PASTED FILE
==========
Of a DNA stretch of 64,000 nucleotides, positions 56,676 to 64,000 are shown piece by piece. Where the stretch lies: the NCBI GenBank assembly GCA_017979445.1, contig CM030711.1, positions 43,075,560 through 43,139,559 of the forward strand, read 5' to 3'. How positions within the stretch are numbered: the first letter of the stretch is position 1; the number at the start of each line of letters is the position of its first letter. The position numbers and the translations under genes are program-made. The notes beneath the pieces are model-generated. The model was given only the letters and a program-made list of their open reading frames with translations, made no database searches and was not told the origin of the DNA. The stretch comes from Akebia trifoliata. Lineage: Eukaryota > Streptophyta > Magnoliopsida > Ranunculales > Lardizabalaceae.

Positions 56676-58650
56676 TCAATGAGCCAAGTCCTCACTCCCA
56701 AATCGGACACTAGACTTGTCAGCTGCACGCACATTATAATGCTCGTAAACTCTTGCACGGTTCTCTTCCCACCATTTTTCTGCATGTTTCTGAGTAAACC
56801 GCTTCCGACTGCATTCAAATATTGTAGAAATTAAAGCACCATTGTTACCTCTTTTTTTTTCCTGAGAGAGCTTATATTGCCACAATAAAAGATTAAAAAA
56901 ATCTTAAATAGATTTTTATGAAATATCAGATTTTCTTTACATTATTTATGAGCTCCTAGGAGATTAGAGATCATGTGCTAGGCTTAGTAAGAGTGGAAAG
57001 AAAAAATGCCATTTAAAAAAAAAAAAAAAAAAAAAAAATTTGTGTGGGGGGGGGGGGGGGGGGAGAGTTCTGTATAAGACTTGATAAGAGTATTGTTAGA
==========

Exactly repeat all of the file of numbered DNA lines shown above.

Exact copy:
Of a DNA stretch of 64,000 nucleotides, positions 56,676 to 64,000 are shown piece by piece. Where the stretch lies: the NCBI GenBank assembly GCA_017979445.1, contig CM030711.1, positions 43,075,560 through 43,139,559 of the forward strand, read 5' to 3'. How positions within the stretch are numbered: the first letter of the stretch is position 1; the number at the start of each line of letters is the position of its first letter. The position numbers and the translations under genes are program-made. The notes beneath the pieces are model-generated. The model was given only the letters and a program-made list of their open reading frames with translations, made no database searches and was not told the origin of the DNA. The stretch comes from Akebia trifoliata. Lineage: Eukaryota > Streptophyta > Magnoliopsida > Ranunculales > Lardizabalaceae.

Positions 56676-58650
56676 TCAATGAGCCAAGTCCTCACTCCCA
56701 AATCGGACACTAGACTTGTCAGCTGCACGCACATTATAATGCTCGTAAACTCTTGCACGGTTCTCTTCCCACCATTTTTCTGCATGTTTCTGAGTAAACC
56801 GCTTCCGACTGCATTCAAATATTGTAGAAATTAAAGCACCATTGTTACCTCTTTTTTTTTCCTGAGAGAGCTTATATTGCCACAATAAAAGATTAAAAAA
56901 ATCTTAAATAGATTTTTATGAAATATCAGATTTTCTTTACATTATTTATGAGCTCCTAGGAGATTAGAGATCATGTGCTAGGCTTAGTAAGAGTGGAAAG
57001 AAAAAATGCCATTTAAAAAAAAAAAAAAAAAAAAAAAATTTGTGTGGGGGGGGGGGGGGGGGGAGAGTTCTGTATAAGACTTGATAAGAGTATTGTTAGA